Get Sensible: A national cannabis education campaign, for youth by youth

The Get Sensible campaign is a national, educational and youth-focused project in the early stages of implementation and is the result of a Health Canada grant. Our team consists of 4 youth hired to plan and execute a series of educational workshops, develop and launch digital education tools, disseminate CSSDP’s Sensible Cannabis Education Toolkit, translate it into three additional languages (Punjabi, Spanish and Mandarin), and increase our capacity for knowledge mobilization and translation. In addition to centering youth perspectives, the toolkit prioritizes harm reduction and empowers educators and families to engage in non-judgemental, evidencebased conversations on cannabis use and its impacts on young people. Furthermore, we prioritize meaningful engagement of youth who use cannabis and their expertise by recruiting, training and adequately compensating them to help facilitate workshops. Get Sensible is a project for youth, by youth, aimed at challenging the ways people engage in conversations and education about cannabis.

Presenters and slide deck

Heath D'Alessio (they/them), Program Facilitator

Heath has lived experience of mental illness and cannabis use. They enjoy sharing their experience candidly to reduce the stigma around mental illness and promote compassion for individuals, advocating for drug education and policy reform that centres harm reduction and seeks to support people rather than punishing them.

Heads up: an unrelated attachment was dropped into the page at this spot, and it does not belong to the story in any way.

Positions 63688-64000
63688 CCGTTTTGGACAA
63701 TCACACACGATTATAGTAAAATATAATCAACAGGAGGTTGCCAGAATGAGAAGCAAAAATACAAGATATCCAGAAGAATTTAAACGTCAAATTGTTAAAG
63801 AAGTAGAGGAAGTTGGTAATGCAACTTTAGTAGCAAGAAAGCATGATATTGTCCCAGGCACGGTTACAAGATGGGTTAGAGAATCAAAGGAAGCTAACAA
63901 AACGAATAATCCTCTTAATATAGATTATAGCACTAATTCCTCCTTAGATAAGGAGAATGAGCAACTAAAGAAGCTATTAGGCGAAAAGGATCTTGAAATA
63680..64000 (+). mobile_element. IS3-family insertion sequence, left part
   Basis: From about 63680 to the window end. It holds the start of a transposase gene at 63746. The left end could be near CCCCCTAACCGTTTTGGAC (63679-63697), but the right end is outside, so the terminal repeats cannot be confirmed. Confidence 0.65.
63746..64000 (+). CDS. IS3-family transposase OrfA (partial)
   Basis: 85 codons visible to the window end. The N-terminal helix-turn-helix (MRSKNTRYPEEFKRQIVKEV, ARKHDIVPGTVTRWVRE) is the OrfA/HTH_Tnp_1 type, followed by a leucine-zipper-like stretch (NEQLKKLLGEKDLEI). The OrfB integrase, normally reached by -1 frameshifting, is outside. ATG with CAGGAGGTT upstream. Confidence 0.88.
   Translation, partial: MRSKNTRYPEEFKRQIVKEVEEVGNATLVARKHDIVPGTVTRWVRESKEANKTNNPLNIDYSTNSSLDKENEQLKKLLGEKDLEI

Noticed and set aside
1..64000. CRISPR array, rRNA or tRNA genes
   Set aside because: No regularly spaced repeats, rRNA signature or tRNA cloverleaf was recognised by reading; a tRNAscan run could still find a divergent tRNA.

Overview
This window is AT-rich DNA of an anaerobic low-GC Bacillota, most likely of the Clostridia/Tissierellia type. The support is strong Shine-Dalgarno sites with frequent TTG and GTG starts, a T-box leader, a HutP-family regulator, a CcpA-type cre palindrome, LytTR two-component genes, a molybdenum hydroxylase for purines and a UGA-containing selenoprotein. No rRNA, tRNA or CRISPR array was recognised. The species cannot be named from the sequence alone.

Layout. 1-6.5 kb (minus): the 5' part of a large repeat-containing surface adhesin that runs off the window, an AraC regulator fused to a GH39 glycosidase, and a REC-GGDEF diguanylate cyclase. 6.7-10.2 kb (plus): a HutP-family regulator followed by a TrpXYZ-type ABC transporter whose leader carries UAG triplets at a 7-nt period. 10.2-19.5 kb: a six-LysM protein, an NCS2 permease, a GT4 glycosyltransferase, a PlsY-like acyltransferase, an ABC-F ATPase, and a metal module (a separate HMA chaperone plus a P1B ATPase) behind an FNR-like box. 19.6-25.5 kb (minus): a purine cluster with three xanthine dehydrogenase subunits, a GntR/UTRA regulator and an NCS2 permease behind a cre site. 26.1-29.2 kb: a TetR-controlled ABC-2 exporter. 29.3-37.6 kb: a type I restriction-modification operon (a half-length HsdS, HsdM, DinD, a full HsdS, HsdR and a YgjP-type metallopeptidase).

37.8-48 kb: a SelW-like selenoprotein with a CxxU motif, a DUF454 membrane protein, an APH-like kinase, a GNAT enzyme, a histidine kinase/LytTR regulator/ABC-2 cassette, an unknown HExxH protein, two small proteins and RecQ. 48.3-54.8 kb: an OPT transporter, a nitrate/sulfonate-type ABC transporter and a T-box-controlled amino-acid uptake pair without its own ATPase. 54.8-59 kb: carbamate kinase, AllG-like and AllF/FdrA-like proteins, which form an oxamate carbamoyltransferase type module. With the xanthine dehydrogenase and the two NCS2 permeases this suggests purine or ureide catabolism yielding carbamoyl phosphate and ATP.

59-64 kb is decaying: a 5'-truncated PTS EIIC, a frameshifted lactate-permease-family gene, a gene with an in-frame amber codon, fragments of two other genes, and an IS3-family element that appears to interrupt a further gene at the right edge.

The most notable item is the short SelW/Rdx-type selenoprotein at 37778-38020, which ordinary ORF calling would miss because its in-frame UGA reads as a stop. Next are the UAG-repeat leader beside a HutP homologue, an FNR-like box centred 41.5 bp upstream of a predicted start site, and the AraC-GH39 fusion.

Sean Bristowe, Program Manager

Sean (they/them) is currently Canadian Students for Sensible Drug Policy’s Program Manager helping to launch the Get Sensible campaign: a youth-led national dialogue on sensible cannabis education. Although originally from Quebec, they graduated from the University of Calgary’s Masters of Community Health Sciences and Disability studies program in Spring 2020 and continue to work, live and play in Moh'kins'tsis (Calgary). They are a dedicated drug policy activist helping to address the opioid poisoning crisis in Alberta, Canada and they are passionate about advocating for the federal government to decriminalize drugs. Because of their lived experience and background, they are also involved in social justice and equity oriented community work, especially projects that promote queer and trans liberation.


Key Learnings

  • Meaningful inclusion of youth starts with adequate compensation for their time and expertise and prioritizes engagement from the beginning.
  • Sensible cannabis education includes open, honest and evidence-based dialogue about cannabis use, which includes discussions about not only the harms or risks associated with cannabis, but also the benefits or reasons youth choose to use. Youth choose and the scientific evidence supports harm reduction education over abstinence-only delivery.
  • The purpose of the Get Sensible campaign is to create numerous opportunities for youth to be involved and centred in the dialogue on cannabis use that occurs nationally. Furthermore, Get Sensible and the team strive to empower youth to make informed decisions about their cannabis use and ultimately our goals are to help promote safe and informed conversations between adults and youth from a harm reduction perspective.


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